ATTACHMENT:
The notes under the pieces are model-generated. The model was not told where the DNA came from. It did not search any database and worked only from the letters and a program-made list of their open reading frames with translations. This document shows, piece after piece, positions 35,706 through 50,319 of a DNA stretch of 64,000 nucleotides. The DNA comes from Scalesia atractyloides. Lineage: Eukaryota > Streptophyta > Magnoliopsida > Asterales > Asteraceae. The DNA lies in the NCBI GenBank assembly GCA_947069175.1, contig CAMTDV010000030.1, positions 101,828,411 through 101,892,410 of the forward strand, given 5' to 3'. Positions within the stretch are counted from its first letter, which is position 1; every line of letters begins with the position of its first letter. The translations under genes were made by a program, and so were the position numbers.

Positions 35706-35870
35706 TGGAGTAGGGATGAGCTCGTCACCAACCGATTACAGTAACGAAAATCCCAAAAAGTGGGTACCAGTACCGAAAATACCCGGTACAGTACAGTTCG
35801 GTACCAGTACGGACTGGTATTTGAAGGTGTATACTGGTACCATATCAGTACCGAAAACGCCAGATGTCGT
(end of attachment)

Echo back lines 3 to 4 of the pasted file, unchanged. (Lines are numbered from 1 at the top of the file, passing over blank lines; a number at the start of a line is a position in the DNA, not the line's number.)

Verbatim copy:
35706 TGGAGTAGGGATGAGCTCGTCACCAACCGATTACAGTAACGAAAATCCCAAAAAGTGGGTACCAGTACCGAAAATACCCGGTACAGTACAGTTCG
35801 GTACCAGTACGGACTGGTATTTGAAGGTGTATACTGGTACCATATCAGTACCGAAAACGCCAGATGTCGT